Sprint Hires Cost-Cutter Combes in Sign of Coming Tough Slog

Updated on
  • The industry veteran resigned as Altice CEO in November
  • His hire does little to placate investors as shares plunge
Michel Combes Photographer: Simon Dawson/Bloomberg

Sprint Corp. is signaling tough times lie ahead.

The telecommunications company hired industry veteran Michel Combes, known as a cost-cutter, as president and chief financial officer to help revive the telecommunications company still reeling from the collapse of deal talks with T-Mobile US Inc. in November. Sprint shares plunged as as much as 6.8 percent, the most intraday since the end of the T-Mobile negotiations.

Sprint, a unit of SoftBank Group Corp., hasn’t had a profitable year in a decade and needs to find a new path to growth now that it can no longer bank on a merger. Competition for new subscribers is tough, and the carrier is having to increase network spending by as much as 50 percent to catch up with rivals and capitalize on its industry-leading supply of airwaves.

“Combes is likely to embark on a new cost-cutting plan now that a T-Mobile deal is off,’’ said Walt Piecyk, an analyst with BTIG LLC. Combes will likely reduce the workforce even though Sprint Chairman Masayoshi Son won praise from President Donald Trump when he announced plans a year ago to hire 5,000 workers in the U.S., Piecyk said.

Investors have punished Sprint shares since the merger was taken off the table, leaving the stock down by more than a third over the past year. The shares dropped 3.9 percent to $5.67 at 1:40 p.m. in New York, after declining to as low as $5.50.

Combes replaces Tarek Robbiati, who will leave the company at the end of the month. During Robbiati’s two-year run, Sprint cut 2,500 jobs, slashed capital expenditures about 36 percent last fiscal year and borrowed billions using assets like airwave licenses as collateral. That “Hail Mary” financing strategy helped stem losses and reduce subscriber defections, making Sprint stable enough for Son to explore merger options. Sprint has about 28,000 employees.

Combes Resigned

Combes resigned from Altice NV in November after little more than a year as chief executive officer as investors grew unsettled about the ability of billionaire Patrick Drahi’s phone and cable company to reduce its net debt of about 49.6 billion euros ($60 billion). He will start at Sprint on Jan. 6, according to a statement Thursday.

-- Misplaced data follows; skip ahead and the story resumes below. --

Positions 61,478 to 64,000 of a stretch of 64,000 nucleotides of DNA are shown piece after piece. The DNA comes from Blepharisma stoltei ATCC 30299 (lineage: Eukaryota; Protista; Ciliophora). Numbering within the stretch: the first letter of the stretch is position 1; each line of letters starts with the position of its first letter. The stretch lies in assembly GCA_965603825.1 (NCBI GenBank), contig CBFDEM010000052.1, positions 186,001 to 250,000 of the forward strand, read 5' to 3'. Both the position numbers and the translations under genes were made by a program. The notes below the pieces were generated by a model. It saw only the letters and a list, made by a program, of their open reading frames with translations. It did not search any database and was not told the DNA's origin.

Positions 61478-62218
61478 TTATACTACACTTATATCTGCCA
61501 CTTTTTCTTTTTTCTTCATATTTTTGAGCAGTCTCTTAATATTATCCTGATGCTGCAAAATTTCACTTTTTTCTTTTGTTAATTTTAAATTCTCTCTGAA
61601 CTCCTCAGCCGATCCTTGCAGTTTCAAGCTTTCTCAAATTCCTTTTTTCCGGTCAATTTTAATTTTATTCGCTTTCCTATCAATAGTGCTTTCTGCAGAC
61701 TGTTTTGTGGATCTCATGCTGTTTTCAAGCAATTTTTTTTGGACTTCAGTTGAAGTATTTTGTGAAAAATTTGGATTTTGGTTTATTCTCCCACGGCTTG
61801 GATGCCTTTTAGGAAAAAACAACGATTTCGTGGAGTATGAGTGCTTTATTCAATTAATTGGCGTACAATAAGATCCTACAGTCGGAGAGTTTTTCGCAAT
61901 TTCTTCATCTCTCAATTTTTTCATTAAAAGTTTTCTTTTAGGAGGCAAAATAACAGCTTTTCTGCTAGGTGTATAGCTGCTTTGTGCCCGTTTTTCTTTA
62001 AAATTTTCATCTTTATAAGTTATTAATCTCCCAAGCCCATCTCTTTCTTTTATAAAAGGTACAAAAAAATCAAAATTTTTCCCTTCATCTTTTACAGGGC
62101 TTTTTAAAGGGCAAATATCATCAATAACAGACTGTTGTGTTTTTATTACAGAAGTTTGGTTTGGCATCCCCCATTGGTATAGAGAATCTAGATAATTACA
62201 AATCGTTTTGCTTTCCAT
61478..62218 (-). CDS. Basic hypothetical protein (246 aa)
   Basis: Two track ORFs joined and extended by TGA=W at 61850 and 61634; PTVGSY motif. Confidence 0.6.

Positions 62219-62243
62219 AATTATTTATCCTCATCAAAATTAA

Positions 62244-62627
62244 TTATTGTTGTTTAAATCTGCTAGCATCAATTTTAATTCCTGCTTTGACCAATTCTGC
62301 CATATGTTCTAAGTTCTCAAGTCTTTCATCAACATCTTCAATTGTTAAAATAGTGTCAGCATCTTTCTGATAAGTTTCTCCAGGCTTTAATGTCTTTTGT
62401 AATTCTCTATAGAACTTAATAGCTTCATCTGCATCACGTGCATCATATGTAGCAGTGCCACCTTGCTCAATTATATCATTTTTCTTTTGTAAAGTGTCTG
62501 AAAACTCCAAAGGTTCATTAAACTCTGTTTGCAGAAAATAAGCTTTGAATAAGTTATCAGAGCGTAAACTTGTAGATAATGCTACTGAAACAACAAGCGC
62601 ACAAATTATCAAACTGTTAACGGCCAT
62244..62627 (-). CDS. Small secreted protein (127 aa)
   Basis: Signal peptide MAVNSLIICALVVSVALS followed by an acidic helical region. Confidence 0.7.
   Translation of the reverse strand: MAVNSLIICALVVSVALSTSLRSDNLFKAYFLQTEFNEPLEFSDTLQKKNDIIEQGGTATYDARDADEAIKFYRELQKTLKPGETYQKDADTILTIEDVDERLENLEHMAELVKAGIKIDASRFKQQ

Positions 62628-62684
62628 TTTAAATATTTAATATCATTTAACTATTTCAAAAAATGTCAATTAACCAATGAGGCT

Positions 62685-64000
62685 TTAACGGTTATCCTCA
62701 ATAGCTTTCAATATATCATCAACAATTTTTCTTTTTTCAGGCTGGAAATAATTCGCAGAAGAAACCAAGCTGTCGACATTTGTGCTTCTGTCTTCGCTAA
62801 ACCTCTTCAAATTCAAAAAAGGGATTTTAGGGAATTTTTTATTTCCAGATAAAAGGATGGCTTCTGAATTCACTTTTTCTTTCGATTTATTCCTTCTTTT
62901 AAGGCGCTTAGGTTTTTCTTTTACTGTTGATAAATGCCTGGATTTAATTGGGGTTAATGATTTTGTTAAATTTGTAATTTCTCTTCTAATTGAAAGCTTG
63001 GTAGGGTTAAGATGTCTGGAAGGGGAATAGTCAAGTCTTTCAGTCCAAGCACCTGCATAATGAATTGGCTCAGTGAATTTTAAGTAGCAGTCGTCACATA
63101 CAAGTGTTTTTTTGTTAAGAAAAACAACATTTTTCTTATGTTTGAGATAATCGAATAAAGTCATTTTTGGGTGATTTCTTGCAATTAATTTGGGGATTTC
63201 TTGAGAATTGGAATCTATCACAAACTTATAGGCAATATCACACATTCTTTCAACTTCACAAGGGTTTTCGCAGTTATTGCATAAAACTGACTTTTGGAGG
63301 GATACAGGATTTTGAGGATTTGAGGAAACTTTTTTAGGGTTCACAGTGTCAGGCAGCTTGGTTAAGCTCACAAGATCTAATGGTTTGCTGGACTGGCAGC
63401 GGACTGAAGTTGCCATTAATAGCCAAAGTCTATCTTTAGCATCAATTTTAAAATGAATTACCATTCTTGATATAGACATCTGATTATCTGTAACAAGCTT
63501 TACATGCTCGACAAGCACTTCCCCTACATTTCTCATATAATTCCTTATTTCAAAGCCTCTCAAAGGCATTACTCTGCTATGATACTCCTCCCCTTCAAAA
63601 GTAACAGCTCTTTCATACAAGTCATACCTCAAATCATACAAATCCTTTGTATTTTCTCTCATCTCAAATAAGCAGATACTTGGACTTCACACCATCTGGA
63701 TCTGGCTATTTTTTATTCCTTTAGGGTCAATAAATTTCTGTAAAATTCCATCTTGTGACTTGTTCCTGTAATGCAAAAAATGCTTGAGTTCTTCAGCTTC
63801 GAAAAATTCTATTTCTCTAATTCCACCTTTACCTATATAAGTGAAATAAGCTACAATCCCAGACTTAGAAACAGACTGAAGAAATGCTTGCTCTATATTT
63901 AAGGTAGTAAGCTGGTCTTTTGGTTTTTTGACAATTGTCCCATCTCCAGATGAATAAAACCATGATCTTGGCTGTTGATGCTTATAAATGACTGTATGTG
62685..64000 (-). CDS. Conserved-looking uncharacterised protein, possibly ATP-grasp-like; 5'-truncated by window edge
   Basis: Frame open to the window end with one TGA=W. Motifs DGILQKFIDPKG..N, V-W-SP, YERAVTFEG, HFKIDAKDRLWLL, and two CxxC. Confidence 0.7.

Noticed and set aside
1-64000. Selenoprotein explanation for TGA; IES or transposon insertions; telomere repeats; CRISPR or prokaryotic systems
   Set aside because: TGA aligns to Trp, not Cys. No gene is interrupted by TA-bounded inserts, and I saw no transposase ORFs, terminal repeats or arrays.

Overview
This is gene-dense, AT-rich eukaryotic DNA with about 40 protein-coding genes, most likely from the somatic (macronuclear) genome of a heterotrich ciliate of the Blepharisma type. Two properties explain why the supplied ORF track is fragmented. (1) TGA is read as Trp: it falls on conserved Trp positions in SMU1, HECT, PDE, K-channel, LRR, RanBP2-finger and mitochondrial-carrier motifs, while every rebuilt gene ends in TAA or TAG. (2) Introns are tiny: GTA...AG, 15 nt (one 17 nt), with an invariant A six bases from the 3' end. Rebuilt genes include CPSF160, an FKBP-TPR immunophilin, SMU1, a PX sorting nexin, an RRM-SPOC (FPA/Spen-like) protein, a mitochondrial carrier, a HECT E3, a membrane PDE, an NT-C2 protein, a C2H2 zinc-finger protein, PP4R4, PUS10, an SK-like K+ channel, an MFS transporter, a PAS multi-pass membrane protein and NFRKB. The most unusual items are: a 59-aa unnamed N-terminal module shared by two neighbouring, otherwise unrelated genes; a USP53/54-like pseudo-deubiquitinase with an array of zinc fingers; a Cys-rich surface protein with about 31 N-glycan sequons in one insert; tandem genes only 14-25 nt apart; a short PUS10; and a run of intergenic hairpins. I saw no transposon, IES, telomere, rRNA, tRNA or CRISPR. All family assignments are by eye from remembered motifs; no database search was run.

The 55-year-old Combes, with more than 25 years in telecommunications, has a strong track record of reducing expenses. He was hired to do just that about a decade ago at Vodafone Group Plc, then at network equipment maker Alcatel-Lucent SA and more recently at Altice. He started his career at French mobile-phone tower company TDF and later became Orange SA’s CFO.

Previous Cuts

At Vodafone, Combes oversaw a $3 billion cost-cutting program, reducing headcount and lowering spending on network gear and logistics. Leading up to a takeover by Nokia Oyj, Combes revamped Alcatel-Lucent by cutting costs, restructuring research labs and renegotiating debt, as well as slashing thousands of jobs to revive a company he said had neared bankruptcy.

People who have worked with Combes say he’s a workaholic, with a habit of calling his executive team in for early Sunday morning meetings and setting tight deadlines. 

But Combes has also accumulated career mishaps. His stint at Altice lasted barely more than a year after restructuring at French unit SFR was too slow to pay off.

Combes’ two-year run as Alcatel-Lucent CEO, which ended with the sale of the telecom-gear maker to Nokia, was clouded by debates over the executive’s multimillion-dollar bonus package that came after a run of firings and cost cuts. The company ended up slashing Combes’s pay after it was criticized for being excessive by politicians including then-Economy Minister Emmanuel Macron, who’s now president. 

European Outlook

At Sprint, Combes will get a salary of $1.5 million, with a target bonus of twice that amount. He also gets initial stock-based awards valued at $2.5 million, some of which are tied to performance, and a $600,000 relocation bonus. He’ll also get a “turnaround incentive award” of 3 million shares that will be earned depending on the company’s stock performance by 2022. Beginning in April, his equity awards will be set at a value of $5 million.

Combes has had experience with Sprint CEO Marcelo Claure and he brings a European outlook to the U.S. market, said Roger Entner, an analyst with Recon Analytics LLC. The European telecommunications market is crowded with mobile prices on average well below U.S. Levels.

Many of Sprint’s recent hires have been executives from outside the U.S. to bring a fresh look at how to run the business, Entner said. “The only way for a No. 4 player to have a chance to improve is by changing the rules of the game,’’ Entner said.

“Combes will sharpen the pencil and remove more expenses,’’ Entner said, adding that “it is obvious, by making Combes president, that they are setting him up as the second in command behind Claure.’’

Altice’s U.S. unit, which operates the Cablevision and Suddenlink cable networks in parts of the U.S., and Sprint entered an agreement in November that allows the cable operator to sell wireless service using Sprint’s network. As part of the agreement, Sprint will use Altice’s broadband infrastructure to strengthen its nationwide network.

Drahi has hinted that he’d be interested in acquiring a wireless business in the U.S., though BTIG’s Piecyk said he’s not interpreting the hiring of Combes as a prelude to a deal.

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